A 22-year-old student in Wales suffered a life-threatening stroke likely caused by her birth control pill – though doctors initially
A 22-year-old student in Wales suffered a life-threatening stroke likely caused by her birth control pill – though doctors initially told her she was just hungover, according to a report.
Nia Phillips, a psychology student from Ammanford, sought medical advice when she felt a headache coming one day in autumn 2019, Wales Online reported.
She was told the pain was probably the result of a hangover – but doctors determined days later that she actually suffered a stroke.
“I felt like I had a headache on the Friday but it wasn’t bad. Then I woke up on the Saturday and it was definitely a migraine,” Phillips told the news outlet.
“I was vomiting, I had blurred vision, I was seriously light-sensitive to the point where I had to have closed curtains and an eye mask on,” she added.
The then-20-year-old had planned on going to a ball at Royal Holloway University in Surrey but could barely lift her head from the pillow.
“The migraine persisted into the Sunday and then on the Sunday evening I thought enough is enough and rang the out-of-hours GP [general practitioner]. They told me it’s probably a hangover and that I should just keep an eye on my symptoms,” Phillips said.
“They prescribed me with co-codamol (a mixture of painkillers paracetamol and codeine) to ease the pain,” she said.
Phillips took the doctor’s advice and rested for the next couple of days, but the pain persisted so her mother came to help her go back to her home in Carmarthenshire, according to the report.
“We’d gone back on the train and I was so light-sensitive that I had to walk through Reading station with a sleep mask on and my hood up,” she said.
“When we got home, I saw a nurse who thought it was an ear infection as she could see swelling behind my ear but because my eyes were still so painful my mother suggested we saw an optician. The optician was a family friend and we were so lucky that she could fit us in last minute,” Phillips continued.
The optician noticed swelling in Phillips’ brain — and immediately sent her to the hospital.
“I will always be so thankful to her because if it wasn’t pointed out then who knows what would have happened?” she said.
“At the hospital I saw a consultant ophthalmologist. He thought it might have been IIH (idiopathic intracranial hypertension) initially, which is pressure on the brain that isn’t massively uncommon in my age group so I was then sent for scans,” the student said.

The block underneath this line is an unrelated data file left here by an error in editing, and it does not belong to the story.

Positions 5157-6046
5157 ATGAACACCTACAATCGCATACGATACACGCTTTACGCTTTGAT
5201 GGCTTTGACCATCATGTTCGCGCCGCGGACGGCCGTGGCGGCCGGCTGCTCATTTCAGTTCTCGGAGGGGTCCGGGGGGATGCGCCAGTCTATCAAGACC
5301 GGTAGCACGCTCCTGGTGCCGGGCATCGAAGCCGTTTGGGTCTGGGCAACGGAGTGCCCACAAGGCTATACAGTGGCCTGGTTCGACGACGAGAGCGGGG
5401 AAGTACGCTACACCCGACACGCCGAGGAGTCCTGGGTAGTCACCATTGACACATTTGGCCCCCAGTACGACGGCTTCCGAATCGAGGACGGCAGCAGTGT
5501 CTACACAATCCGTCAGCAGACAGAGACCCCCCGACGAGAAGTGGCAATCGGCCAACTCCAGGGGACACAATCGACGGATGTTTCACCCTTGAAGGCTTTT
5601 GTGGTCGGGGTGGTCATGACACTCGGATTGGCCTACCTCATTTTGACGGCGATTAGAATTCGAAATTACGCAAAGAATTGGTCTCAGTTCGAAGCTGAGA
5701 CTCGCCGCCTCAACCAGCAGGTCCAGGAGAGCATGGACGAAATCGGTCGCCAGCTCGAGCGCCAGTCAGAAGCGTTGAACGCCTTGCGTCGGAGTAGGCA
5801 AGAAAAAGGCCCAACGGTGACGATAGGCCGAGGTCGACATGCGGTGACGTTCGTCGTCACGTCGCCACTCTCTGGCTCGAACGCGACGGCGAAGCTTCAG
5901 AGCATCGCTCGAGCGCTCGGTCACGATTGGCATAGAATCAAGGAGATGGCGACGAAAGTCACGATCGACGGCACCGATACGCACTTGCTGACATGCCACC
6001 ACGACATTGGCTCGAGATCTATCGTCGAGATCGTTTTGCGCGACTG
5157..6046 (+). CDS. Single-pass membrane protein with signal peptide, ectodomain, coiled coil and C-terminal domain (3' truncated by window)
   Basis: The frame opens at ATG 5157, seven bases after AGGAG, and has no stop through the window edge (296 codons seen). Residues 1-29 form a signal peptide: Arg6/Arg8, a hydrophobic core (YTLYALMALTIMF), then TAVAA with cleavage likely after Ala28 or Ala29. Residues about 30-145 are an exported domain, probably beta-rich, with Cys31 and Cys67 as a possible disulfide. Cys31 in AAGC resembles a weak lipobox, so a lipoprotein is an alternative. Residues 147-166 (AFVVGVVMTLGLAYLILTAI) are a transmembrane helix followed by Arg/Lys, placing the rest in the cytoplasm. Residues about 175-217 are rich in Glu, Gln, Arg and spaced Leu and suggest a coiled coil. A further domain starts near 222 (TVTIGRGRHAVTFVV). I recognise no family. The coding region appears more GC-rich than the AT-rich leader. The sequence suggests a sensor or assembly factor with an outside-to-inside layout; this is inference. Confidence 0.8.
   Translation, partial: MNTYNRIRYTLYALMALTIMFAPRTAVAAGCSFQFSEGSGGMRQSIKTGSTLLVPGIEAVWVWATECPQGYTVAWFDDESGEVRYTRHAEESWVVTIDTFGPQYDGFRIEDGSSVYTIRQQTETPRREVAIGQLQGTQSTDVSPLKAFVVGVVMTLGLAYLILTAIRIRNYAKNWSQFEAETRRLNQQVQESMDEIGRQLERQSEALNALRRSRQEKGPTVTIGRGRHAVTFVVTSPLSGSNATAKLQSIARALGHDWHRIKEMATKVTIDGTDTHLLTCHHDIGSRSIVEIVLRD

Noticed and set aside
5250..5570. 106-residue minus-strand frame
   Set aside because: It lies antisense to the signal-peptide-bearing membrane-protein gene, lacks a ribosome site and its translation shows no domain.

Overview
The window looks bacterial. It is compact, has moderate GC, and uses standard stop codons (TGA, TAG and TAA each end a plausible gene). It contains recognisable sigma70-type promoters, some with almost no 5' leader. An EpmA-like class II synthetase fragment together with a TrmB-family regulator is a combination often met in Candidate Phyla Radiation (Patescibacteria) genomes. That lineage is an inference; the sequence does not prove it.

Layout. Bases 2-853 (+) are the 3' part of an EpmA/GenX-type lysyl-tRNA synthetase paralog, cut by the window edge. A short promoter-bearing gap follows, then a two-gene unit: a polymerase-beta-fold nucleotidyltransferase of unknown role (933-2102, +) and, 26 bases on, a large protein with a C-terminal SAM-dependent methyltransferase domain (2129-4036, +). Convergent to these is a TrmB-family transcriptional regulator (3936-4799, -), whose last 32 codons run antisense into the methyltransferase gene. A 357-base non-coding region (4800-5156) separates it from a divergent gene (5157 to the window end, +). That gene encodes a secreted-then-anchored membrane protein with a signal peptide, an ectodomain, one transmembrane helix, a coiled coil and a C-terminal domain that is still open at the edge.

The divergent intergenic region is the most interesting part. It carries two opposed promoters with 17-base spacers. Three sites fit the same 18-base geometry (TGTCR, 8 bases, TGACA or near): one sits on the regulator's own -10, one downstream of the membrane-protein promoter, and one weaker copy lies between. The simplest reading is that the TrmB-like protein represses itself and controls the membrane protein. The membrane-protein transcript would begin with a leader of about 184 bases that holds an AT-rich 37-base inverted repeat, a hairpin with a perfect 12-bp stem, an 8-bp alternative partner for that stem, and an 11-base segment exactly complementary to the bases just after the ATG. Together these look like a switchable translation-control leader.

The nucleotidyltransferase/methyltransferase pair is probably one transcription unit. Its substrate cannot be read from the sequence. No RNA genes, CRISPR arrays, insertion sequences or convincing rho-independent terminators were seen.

That night, Phillips was admitted to the hospital, where she underwent an MRI scan and ultrasound of her eyeball.
“They came back and said, ‘After seeing your MRI scan we can see a blood clot on the brain.’ They instantly injected me with heparin to thin my blood as soon as possible,” she said.
“I was just completely numb and it felt a bit like an out-of-body experience,” added Phillips, who remained at Glangwili Hospital for two weeks.
After she was discharged tests were run to try and determine the cause of her blood clot.
“They told me that according to the tests I didn’t have a genetic predisposition to blood clots. There was also no known family history of it and I was a healthy 20-year-old,” she told Wales Online.
“I was told that doctors would never be able to explain 100 percent for certain why I had the blood clot but the most likely cause was my contraceptive pill,” she said.
“I went on the (combined) pill Rigevidon in 2017 at the age of 18 and I never had any previous issues with it. I didn’t suffer from migraines or bad headaches,” she added.
Phillips said she didn’t realize the pill came with small risks and wishes all teens and young women could be fully informed before choosing their contraception.
Rigevidon, one of the more popular types of contraceptive, is safe for most women, according to the NHS website, which says there is a “very low risk of serious side effects” such as blood clots.
It says women should be fine to take it unless they are suffering with or have a close family history of certain medical conditions.
Because of the amount of time she spent out of school, Phillips deferred her degree for a year and re-enrolled for her third year at Cardiff University to be closer to home.
“I’m really lucky to have really supportive friends who I can relax when I see and really enjoy but when I come home after socializing I can feel that it’s really taken it out of me whereas I never had that before. I’m really sociable,” she said.